[author life] what’s sabotaging your writing?

How I overcame my excuses and made writing a priority, once and for all*

Excuses – I’ve always been full of them, especially when it comes to creative writing. I’m too tired. Too full. Too enthralled in this episode of Girls (and consequently, too crippled by Lena Dunham’s writing prowess to put pen to paper). Sound familiar?

Yet, over the past few years, my attitude towards making excuses has changed. It had to. Thanks to two book manuscript deadlines, freelance writing commitments and a demanding fulltime writing job, I was forced to send my excuses packing. Sure, I wanted to hold my excuses tight and grow old together, but due to the limited hours in the day, it was no longer possible. If I wanted to become an author then I had to pinpoint my excuses then gently push them from the nest.

So, in the spirit of sharing wordsmith tidbits, here were a few of the main excuses holding me back and the (often surprisingly simple) ways in which I overcame them…

Excuse: “A blank page looks too daunting”
Solution: I chose to see a blank page as an opportunity to do what I love most – and then I gave myself the freedom to write without guilt, pressure and rules. Whatever raced through my brain was allowed to spew onto the page – and that helped me to unlock and unleash my voice. No longer worrying about being perfect for the first draft was a delight. I created a system to help me do this, too: my writer side had permission to unleash free-flowing writing onto the blank page, then my pedantic editor side would swoop in much later with a red pen and a fresh perspective to banish poor grammar and poorly formed sentences.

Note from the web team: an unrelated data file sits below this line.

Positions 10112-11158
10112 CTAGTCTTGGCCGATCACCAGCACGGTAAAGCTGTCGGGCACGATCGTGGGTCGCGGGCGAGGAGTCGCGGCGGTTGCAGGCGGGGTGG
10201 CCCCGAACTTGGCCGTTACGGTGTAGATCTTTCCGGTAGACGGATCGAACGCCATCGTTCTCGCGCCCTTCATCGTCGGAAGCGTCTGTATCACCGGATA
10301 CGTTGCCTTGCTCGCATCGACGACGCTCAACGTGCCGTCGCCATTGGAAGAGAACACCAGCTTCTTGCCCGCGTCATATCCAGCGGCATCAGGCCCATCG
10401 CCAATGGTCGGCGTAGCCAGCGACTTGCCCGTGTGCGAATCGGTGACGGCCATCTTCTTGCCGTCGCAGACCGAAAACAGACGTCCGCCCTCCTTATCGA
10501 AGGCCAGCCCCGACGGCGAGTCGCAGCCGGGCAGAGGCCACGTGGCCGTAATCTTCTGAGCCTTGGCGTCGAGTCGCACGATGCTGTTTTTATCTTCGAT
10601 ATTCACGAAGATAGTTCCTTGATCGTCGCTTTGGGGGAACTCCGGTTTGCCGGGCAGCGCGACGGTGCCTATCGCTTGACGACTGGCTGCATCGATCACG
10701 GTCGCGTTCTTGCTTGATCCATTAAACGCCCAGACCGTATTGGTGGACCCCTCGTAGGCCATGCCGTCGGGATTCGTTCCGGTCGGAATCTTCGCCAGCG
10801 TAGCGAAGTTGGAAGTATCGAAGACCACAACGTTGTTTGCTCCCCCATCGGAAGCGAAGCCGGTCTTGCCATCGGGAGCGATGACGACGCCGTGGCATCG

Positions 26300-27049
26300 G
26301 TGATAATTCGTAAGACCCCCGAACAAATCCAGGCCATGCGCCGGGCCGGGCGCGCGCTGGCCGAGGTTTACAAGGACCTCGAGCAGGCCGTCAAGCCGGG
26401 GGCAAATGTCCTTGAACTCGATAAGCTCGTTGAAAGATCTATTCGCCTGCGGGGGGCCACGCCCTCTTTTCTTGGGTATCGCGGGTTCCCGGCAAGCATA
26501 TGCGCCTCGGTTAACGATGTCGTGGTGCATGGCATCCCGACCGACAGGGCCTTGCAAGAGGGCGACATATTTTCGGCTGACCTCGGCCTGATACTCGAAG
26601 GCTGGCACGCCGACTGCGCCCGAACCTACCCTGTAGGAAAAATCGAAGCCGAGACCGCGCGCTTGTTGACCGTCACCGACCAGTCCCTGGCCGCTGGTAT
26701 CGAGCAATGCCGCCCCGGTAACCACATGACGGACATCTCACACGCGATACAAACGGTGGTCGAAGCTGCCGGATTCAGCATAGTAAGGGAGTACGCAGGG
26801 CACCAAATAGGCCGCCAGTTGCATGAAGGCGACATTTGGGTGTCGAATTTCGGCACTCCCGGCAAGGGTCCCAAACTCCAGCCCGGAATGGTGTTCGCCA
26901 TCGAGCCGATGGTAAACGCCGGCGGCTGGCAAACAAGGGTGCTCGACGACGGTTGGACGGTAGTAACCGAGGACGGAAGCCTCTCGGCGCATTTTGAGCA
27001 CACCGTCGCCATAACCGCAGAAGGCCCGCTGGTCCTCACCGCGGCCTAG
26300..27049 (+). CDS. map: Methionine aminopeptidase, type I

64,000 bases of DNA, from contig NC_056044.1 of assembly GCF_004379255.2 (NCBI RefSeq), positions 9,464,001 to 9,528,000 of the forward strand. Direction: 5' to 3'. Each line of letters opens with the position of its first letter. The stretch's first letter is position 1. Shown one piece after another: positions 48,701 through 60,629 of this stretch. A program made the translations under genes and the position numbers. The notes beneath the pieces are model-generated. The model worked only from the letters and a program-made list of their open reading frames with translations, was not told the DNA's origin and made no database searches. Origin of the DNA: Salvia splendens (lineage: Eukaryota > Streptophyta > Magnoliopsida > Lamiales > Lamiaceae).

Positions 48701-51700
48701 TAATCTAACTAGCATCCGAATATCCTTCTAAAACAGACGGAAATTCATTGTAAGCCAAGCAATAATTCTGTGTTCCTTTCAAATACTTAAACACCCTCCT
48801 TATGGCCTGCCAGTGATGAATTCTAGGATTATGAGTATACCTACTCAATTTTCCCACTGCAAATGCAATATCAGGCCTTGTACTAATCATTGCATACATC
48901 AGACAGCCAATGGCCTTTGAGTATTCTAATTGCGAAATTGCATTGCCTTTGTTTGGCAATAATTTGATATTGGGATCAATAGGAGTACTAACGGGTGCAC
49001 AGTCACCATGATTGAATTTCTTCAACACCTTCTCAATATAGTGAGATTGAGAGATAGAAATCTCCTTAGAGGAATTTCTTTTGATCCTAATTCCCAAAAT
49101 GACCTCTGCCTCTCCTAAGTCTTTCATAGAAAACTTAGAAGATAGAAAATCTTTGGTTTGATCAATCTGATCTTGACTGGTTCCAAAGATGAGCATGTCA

Excuse: “I don’t have enough time”
Solution: After years of flogging this excuse, I finally admitted I had enough time (we’re all given the same number of minutes in a day, after all) – I just hadn’t been using it efficiently. I’d snooze my alarm, trawl social media or watch mind-numbing TV repeats, which were all pockets of time that could’ve been used to write. So, that’s what I did – I used them. I pumped out my novel by waking up earlier and only watching my cream-of-the-crop television picks. And to help me stick with it, I scheduled writing sessions into a kikki.K planner (which I truly believe makes it 71.5% more fun). Sure, it’s a little military-like, but without it I end up fretting on the couch because I’m not as talented as Tina Fey. Which brings me to the most writer’s-block- inducing excuse of all…

Excuse: “I’ll never be as good as everyone else”
Solution: This is a big one. A whopper. And, to be honest, I still struggle with it. Motivational coach Craig Harper encourages people to do what frightens them, despite self-doubt. You know, feel the fear and do it anyway. I’ve been giving this method a go: sitting and working with my self-doubt – despite the icky, stomach-churning butterflies – and hoping my passion, drive and creativity is enough to help me wade through the muddy pond of feeling like I’m never going to be good enough. Mostly it works, sometimes it doesn’t. But mostly is better than never so I’m sticking with it.

I also remind myself that the first draft of everything is crap, and a page of average-to-good writing beats a blank page – after all, a blank page is impossible to edit. But mostly, I remind myself why I’m doing this. I want to write books, and share stories, and make people smile, cringe and laugh. Sure, my body is constantly charged with nerves, but loving what I do keeps me stepping up to my laptop. And for me, no excuse – no matter how mighty or overwhelming – is worth giving up my passion. Not even the all-powerful awesomeness of Tina Fey and Lena Dunham.**

*Okay, okay. Not once and for all. Let’s say ‘most of the time’.

**Seriously, these women blow me away. Girl crushes x 1000.

Come say hello at facebook.com/hellogabrielletozer and twitter.com/gabrielletozer – distractions welcome.

First published as part of Allison Tait’s Starting Out series.